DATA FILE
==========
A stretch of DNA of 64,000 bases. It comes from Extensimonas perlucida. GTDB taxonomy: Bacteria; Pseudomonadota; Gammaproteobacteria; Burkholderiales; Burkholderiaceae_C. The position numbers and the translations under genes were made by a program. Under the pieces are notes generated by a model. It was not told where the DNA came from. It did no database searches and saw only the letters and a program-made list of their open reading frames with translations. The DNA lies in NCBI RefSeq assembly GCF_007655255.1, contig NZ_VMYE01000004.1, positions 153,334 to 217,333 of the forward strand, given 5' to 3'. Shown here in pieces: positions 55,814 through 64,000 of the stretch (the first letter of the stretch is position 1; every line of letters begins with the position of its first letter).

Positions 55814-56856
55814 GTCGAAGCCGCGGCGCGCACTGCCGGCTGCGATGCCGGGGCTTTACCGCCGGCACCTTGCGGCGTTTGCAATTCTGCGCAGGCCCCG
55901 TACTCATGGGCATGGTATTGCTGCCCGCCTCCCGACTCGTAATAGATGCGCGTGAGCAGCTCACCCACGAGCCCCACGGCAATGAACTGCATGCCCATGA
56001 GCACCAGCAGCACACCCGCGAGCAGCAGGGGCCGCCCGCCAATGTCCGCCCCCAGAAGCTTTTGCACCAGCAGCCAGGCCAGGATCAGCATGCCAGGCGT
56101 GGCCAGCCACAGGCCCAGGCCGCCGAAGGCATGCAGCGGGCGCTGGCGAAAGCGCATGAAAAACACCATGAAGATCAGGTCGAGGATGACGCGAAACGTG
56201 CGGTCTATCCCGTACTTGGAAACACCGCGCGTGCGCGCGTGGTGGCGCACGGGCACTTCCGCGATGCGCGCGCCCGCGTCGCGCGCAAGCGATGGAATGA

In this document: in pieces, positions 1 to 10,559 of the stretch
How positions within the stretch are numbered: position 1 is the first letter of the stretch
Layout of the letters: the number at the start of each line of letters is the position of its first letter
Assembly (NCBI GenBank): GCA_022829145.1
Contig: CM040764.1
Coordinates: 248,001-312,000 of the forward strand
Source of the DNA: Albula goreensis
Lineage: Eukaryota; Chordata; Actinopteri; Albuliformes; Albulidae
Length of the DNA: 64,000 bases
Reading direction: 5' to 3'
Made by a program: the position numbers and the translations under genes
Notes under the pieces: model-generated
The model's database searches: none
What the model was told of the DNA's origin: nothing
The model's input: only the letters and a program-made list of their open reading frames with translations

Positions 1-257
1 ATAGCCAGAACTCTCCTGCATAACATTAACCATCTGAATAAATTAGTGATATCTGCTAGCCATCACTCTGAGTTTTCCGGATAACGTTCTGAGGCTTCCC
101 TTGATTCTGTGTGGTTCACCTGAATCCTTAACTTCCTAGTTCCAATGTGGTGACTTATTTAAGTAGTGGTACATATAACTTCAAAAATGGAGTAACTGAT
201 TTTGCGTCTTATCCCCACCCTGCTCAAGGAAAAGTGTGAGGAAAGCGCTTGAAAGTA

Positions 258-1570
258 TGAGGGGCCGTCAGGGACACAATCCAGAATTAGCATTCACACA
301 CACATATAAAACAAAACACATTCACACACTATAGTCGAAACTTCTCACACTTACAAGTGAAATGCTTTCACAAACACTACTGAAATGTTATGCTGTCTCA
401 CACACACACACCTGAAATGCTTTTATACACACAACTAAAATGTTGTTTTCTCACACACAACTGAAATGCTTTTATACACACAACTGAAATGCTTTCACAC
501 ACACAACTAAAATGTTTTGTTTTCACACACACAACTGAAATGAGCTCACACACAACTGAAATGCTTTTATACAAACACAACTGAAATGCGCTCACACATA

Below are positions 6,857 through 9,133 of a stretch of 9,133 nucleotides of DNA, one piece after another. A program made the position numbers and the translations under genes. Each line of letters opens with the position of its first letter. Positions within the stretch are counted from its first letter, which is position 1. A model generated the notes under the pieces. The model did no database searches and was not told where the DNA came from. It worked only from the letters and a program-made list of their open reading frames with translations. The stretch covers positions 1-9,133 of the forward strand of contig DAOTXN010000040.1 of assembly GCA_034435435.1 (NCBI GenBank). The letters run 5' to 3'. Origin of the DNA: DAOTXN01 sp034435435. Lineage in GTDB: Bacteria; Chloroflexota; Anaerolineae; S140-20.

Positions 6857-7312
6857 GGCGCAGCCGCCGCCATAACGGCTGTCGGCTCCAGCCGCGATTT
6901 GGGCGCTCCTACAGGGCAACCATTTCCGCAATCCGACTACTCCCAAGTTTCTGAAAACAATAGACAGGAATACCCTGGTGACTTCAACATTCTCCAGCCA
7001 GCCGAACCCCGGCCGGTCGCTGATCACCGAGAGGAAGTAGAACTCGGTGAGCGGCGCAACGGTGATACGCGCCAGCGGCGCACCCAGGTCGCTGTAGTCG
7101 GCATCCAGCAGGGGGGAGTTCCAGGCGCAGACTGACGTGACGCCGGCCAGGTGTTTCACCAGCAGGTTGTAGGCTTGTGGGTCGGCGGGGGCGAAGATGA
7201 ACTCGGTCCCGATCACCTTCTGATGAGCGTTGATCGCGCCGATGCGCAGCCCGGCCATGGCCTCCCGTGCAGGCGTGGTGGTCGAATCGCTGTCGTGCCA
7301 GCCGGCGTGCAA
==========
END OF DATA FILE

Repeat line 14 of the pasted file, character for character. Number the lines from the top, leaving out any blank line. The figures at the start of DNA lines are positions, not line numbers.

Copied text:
Source of the DNA: Albula goreensis